AW: The biggest challenge is thinking through how a multi-path story – like a choose your own adventure book – should play out for your narrative. The different paths open up some exciting new ways to engage fans in personalized experiences, but it’s not as “simple” as writing a linear story.

TSF: Can you give us a transmedia project that you think is an example of best practice for using Social Samba?

AW: I’ll share two examples: A Pokemon parody and a Fake Mitt Romney page with stories about Mitt and his buddies. The first is a simple case of what we do – a branded and skinned story. The second is a more complete case where we can work with the teams to create a full character page and timeline, and embed the social stories as a tab in the page.

TSF: What are relevant criteria to assess the work of a team using Social Samba?

AW: I would look at how they engaged fans across the two “super powers”: did they get a deep engagement by making the story personal to each reader? Did they offer good choices for the fan to make, and create rewards for making the “right” choices? Did they script a story that can scale to be experienced by millions of fans, not something that requires “real-time” engagement?

TSF: Do jammers need any skills to use Social Samba?

AW: No, our SagaWriter tool is very easy to use, and we’re currently seeing 5-15 new stories created a day now from random fans who get no training from us – just the video tutorials we have on the site. We also have a more complex CMS on the back end that we’re happy to give teams access to, if they want it.  We can them a demo of the CMS over screen share, and set them loose if the story they want to tell is more complex than SagaWriter can handle. The Pokemon example above was written using CMS, by a fan, so even the CMS isn’t very complicated.

TSF: Any tips or secret trick you would want to give to our jammers about using Social Samba?

AW: Our platform can also script out SMS messages as part of the story. So, if a team is interested in creating a story that requires mobile interaction, we’re happy to show them how to add in SMS messages from the characters to the fans.

@SocialSamba

“You Have To Create An Experience That Is Native To The Social Channel You’re Creating It For”

Frank Marquardt is Director of Content Strategy at The Barbarian Group, a digital-centric creative agency.

In this second interview of our “How To Make Transmedia Jam” series, Frank shares his views on transmedia storytelling, and a few tips on social media.

Transmedia SF: How is transmedia important and interesting to you and The Barbarian Group?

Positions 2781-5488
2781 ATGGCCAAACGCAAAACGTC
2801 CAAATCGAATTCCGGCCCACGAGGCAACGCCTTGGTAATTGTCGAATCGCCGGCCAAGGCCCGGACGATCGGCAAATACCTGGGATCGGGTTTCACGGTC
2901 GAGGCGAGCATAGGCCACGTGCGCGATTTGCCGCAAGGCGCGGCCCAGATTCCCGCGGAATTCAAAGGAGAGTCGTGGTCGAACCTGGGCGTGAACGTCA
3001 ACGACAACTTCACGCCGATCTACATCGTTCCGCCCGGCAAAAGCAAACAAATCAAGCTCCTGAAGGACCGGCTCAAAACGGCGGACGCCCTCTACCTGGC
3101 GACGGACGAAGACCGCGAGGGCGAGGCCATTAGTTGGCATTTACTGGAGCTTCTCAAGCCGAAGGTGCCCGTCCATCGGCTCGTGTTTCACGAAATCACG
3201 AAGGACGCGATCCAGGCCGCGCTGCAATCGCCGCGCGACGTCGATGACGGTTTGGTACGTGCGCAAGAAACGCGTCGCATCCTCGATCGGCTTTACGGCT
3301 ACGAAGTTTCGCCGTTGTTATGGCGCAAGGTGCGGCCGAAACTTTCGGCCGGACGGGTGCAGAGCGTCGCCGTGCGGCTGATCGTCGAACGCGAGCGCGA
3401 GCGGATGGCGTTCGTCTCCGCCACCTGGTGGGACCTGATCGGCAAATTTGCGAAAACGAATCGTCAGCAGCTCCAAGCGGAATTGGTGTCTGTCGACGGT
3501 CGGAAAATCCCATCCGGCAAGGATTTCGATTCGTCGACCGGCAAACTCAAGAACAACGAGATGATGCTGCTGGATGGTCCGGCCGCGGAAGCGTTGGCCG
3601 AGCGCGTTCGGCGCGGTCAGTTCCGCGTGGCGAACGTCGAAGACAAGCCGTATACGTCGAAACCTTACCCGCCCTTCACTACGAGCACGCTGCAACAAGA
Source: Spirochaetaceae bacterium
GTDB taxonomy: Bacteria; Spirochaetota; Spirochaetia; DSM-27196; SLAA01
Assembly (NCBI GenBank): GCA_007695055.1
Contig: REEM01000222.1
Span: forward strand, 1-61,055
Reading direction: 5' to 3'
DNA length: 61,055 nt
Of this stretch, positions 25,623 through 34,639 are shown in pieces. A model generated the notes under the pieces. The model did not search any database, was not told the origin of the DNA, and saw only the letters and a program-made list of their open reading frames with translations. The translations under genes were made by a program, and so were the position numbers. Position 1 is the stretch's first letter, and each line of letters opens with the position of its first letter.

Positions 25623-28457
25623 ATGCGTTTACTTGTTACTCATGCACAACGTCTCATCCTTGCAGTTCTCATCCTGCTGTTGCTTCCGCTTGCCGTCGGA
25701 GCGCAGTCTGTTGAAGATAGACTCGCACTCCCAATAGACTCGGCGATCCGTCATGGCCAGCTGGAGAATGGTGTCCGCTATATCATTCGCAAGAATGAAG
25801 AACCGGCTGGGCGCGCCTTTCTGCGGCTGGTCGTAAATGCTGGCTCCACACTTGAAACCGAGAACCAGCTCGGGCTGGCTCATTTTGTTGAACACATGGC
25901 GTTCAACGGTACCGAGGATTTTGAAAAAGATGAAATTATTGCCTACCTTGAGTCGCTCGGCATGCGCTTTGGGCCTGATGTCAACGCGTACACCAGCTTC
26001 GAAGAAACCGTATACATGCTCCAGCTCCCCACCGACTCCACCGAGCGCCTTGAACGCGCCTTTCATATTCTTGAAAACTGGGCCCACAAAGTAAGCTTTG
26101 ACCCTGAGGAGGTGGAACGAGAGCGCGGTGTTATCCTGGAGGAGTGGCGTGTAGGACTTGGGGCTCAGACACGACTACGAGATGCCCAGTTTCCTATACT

Frank Marquardt: We live in a transmedia world. Storytelling doesn’t take place via a single channel. Brands are on YouTube, they’re on Facebook, they’re on Twitter, they’re on Pinterest. They’re telling stories through video, and blogs, and Instagram photos, and Tweets. Our job is help them tell that story, to make sure that story’s relevant to their audiences on each channel, through the content they’re creating and curating. As a digital-centric creative agency, we are necessarily in the transmedia business.

TSF: Can you give us an example of work from The Barbarian group you consider to be transmedia?

FM: With GE, for a campaign called “GE Works,” we’ve been helping tell a story of GE’s work across multiple platforms. On GE.com, we tell the story of GE’s work through data and video through regularly updated stories. Through Instagram and Tumblr, we are showing beautiful photography from inside its research labs. The GE Show tells stories about how its products work, how they’re made, and how they make lives better through interactive games, video, and visualizations. In Louisville, we put LED displays on the sides of GE factories with video content from inside the factory, showing what happens inside the facility and fostering pride in GE’s work. By using a variety of media and platforms, we’re able to communicate what GE is doing and why it matters in beautiful, unexpected ways.

TSF: What do you think transmedia brings to traditional marketing/advertising?

FM: I don’t speak traditional marketing/advertising. What I can say is that transmedia is how we are telling stories today. Entrepreneurs keep inventing new platforms and tools to tell these stories, and we’re at the very beginning of learning how to use them meaningful, and it’s going to be a lot of fun to see how we apply transmedia to our creations in the years to come.

TSF: Our jammers will have to build a story based on social media. Any advice to give them about how to use social media in a transmedia project?

FM: My primary advice is to create an experience that’s native to the social channel you’re creating it for. Each social channel invites a different type of engagement, and it’s important to honor what the channel is and how people are using it.

TSF: If you had to pick one social media platform as a starting point for a campaign, which would it be?

FM: To me, that is always going to depend on the problem I’m trying to solve, the things that need to be communicated, the context for the campaign. They’re all so different. I don’t have a one-size-fits all answer.

TSF: What is the most challenging aspect of social media as being part of a story?

FM: It requires a lot of care and feeding. You need a plan upfront for what you’re going to do, then you need to engage and stay engaged. For a lot of us, that’s the fun of it, but it requires thoughtful preparation, persistence, and commitment.